Batman stories can embrace fantasy and whimsy, but they have to have some bite as well.
Paul Dini, the writer of Arkham City, thinks that Batman stories work for the same reason that fairy tales do: they combine whimsical elements with a truly credible threat. Dini can be considered something of a Batman expert, having worked on award-winning projects like Batman: The Animated Series and Batman Beyond.
Dini said that a real threat of danger was crucial, as without it the story would fall flat; indeed, without a fearsome ogre or a deadly dragon, you didn't really have much of a story at all. "You can have villains like the Penguin, who struts around in a tuxedo with an umbrella," he said, "and Poison Ivy and all of the fantastic stuff she does, but unless there's a bit of a human in there and unless there's a credible threat, then Batman himself doesn't work."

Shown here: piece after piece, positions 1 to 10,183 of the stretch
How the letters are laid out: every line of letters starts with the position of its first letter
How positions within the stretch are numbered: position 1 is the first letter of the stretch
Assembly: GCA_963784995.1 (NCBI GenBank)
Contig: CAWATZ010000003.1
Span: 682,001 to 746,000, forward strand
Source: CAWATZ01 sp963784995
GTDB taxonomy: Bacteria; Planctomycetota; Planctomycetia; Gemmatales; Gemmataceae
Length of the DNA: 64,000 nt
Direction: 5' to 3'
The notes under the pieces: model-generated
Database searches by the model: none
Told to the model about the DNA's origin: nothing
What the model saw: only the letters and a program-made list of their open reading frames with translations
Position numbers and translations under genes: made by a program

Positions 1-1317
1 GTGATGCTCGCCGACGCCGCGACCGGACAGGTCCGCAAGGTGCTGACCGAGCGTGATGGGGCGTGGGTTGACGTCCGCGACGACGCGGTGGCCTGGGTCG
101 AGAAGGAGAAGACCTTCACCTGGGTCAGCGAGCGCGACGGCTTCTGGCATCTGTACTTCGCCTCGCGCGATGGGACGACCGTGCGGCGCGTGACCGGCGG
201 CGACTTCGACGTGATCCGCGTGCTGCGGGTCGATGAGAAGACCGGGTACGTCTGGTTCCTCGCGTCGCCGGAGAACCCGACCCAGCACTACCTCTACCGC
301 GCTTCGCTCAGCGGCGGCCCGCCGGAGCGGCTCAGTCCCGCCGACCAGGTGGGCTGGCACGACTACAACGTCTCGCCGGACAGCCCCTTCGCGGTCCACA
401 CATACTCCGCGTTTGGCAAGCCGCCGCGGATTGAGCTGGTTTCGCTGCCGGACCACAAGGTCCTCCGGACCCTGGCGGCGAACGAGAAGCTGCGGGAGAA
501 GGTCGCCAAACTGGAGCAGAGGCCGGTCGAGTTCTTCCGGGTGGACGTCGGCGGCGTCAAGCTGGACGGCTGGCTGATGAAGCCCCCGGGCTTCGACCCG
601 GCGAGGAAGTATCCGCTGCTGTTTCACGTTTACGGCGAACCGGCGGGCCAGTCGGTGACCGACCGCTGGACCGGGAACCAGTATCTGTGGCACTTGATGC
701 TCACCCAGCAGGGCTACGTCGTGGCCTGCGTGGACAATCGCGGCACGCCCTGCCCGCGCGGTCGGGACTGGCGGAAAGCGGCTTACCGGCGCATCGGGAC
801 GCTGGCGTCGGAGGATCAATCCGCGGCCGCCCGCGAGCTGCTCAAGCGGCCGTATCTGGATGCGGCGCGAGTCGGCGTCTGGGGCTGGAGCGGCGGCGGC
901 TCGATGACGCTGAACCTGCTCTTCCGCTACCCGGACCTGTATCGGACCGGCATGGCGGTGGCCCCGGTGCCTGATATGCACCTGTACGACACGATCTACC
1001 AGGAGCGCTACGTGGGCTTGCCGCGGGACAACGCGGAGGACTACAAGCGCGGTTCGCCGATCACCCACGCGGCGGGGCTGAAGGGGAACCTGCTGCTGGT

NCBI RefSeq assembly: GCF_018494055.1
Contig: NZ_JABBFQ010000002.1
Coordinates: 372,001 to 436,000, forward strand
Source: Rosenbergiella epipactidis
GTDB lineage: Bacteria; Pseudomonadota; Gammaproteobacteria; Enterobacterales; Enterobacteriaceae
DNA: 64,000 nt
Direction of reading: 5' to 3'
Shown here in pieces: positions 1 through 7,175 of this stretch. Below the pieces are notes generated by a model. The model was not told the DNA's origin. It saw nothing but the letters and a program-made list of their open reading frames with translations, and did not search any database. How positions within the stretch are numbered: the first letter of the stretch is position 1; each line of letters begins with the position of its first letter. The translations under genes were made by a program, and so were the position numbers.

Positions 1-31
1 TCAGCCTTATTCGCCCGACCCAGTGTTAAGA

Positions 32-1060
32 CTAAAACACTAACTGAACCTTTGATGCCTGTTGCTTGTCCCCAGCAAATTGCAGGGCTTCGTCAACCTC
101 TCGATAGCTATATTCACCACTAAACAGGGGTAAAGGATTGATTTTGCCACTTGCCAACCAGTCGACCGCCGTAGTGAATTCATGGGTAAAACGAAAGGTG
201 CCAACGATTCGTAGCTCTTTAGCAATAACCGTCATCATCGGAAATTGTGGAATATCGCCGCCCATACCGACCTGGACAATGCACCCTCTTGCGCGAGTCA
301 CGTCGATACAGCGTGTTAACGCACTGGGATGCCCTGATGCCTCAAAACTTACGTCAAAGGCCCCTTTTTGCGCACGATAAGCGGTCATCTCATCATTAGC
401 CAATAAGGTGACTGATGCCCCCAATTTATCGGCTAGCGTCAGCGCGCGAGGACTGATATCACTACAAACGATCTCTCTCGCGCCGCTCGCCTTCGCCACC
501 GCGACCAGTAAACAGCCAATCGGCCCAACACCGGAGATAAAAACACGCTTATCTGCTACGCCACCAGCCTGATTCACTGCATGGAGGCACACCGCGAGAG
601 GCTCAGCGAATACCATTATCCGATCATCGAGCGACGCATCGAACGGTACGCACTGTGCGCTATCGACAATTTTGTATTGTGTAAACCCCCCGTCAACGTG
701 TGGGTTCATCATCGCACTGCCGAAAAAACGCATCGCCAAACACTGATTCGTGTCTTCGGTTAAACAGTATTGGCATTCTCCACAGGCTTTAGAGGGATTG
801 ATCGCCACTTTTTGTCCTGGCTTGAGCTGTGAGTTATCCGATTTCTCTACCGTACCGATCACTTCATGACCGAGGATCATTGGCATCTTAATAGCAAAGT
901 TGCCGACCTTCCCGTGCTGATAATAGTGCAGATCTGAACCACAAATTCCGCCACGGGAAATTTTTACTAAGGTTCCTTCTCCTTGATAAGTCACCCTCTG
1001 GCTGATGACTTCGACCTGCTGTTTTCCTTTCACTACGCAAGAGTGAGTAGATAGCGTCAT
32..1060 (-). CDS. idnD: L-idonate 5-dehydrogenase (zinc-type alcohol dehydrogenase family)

Fortunately for Batman fans, there 's no shortage of credible threat in Arkham City, with lunatics and criminals of all stripes roaming the streets of the urban prison and carving out little kingdoms for themselves. Beyond the immediate dangers, there is the threat of Quincy Sharp, the former Arkham Asylum warden, and the current mayor of Gotham - whose story will be a big part of what pushes Arkham City forward - and Hugo Strange, who is pulling the strings from the shadows.
Batman's rogue gallery is a pretty fantastical bunch, made up on the aforementioned hardened criminals and lunatics. With that in mind, treating Batman stories like fairy tales sounds like a pretty good way to handle the character. There are differences, of course - Batman tends to play a much more active role in his stories than Snow White or Cinderella - but that core of fantasy and danger remains the same in both.
Batman: Arkham City comes out for PC, PS3, and Xbox 360 on October 18th.